© Mark A. | Finance, Financial tools | Comments Share this page:
Online AML courses allow you to tick the boxes on AML but falls well short in terms of learning and skills.So, you have your e-learning for AML & Financial Crime. It seems good, staff are passing the regular tests and it looks like it is a cost effective solution.
Part of the problem, of course, is that most institutions are fighting last year's war and that e-learning is mostly reactive and static [as, necessarily are many policies & procedures]. For every $ financial institutions spend on AML structures, the criminals are spending as much [probably much more]. It is Black Swan stuff, presently we are looking for what we know. The attacks though, are coming from new jurisdictions, new people, new businesses, new tricks and unexpected insiders.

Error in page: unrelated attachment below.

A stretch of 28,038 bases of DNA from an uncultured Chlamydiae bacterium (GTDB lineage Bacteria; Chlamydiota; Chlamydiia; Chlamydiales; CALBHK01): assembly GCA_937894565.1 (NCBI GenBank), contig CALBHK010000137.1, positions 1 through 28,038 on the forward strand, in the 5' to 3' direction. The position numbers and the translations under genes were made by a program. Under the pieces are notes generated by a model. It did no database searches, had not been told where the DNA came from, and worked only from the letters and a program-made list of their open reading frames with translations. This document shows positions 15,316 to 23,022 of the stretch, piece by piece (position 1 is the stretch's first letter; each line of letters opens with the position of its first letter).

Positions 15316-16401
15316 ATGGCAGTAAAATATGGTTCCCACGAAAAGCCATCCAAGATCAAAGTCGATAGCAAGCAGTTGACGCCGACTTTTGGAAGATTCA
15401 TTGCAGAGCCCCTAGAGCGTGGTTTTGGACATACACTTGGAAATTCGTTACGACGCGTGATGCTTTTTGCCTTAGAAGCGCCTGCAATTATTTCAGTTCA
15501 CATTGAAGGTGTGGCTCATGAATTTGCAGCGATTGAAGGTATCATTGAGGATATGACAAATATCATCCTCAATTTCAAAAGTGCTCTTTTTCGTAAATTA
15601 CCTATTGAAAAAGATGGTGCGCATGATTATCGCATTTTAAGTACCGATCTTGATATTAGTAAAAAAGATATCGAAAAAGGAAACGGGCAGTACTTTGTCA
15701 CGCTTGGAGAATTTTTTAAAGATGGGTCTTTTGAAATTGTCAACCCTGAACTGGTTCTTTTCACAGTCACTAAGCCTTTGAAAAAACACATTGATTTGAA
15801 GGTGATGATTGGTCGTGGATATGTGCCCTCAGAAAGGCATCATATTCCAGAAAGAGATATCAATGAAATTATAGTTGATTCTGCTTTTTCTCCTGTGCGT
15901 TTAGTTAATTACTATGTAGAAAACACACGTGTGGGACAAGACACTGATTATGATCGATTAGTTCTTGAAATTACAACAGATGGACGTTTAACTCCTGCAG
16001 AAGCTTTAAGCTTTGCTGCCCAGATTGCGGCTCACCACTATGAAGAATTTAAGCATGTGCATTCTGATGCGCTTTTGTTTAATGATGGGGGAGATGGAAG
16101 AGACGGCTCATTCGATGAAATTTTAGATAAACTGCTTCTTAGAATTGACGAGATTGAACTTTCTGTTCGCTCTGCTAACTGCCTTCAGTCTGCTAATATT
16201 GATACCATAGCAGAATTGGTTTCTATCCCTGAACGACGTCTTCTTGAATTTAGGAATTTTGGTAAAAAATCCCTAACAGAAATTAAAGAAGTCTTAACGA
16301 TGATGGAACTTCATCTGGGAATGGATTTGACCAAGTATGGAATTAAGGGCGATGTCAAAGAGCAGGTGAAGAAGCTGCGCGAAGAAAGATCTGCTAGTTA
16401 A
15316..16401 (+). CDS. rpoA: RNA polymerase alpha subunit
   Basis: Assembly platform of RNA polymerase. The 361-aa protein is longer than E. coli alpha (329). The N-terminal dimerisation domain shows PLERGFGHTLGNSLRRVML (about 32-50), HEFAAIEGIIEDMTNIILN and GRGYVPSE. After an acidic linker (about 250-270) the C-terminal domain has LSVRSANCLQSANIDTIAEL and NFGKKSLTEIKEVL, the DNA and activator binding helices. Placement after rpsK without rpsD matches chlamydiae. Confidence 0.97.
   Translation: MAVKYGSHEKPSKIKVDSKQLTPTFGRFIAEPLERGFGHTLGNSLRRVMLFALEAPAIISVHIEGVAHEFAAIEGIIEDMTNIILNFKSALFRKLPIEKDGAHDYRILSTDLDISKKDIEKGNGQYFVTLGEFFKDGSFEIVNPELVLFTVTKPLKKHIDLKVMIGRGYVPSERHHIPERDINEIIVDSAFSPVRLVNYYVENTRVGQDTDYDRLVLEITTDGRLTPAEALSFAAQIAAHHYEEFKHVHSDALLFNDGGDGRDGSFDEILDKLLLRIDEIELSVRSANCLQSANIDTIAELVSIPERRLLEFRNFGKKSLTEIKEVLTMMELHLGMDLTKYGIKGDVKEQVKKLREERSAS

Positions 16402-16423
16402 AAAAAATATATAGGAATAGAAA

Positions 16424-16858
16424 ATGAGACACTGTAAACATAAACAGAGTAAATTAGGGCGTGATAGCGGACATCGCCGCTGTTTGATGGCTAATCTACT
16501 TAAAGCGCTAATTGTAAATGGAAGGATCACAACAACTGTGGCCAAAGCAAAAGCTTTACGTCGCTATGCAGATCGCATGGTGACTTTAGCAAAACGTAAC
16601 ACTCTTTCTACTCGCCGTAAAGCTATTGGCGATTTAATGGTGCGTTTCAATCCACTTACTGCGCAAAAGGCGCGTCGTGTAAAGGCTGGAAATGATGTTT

What can't be taught in an online course is the 'smell test', that 6th sense that something is not quite right, those little details not caught by the systems. The feeling that you need to ask more questions, dig a little deeper and put risk before revenue in daily work.
It's tough, how do you teach instinct? Well, in my experience, the only effective way is a face to face course, case study based and utilizing the experience of participants to look at real, recent examples of crime.
Someone on a recent AML course told me she had learned more about the subject in 1 day than in her whole banking career because it was real and she was able to discuss her issues with other colleagues from around the country. The right course with the right trainer, it is has the biggest impact and delivers lasting results - e-learning has its place but can it really teach you how to 'smell'?
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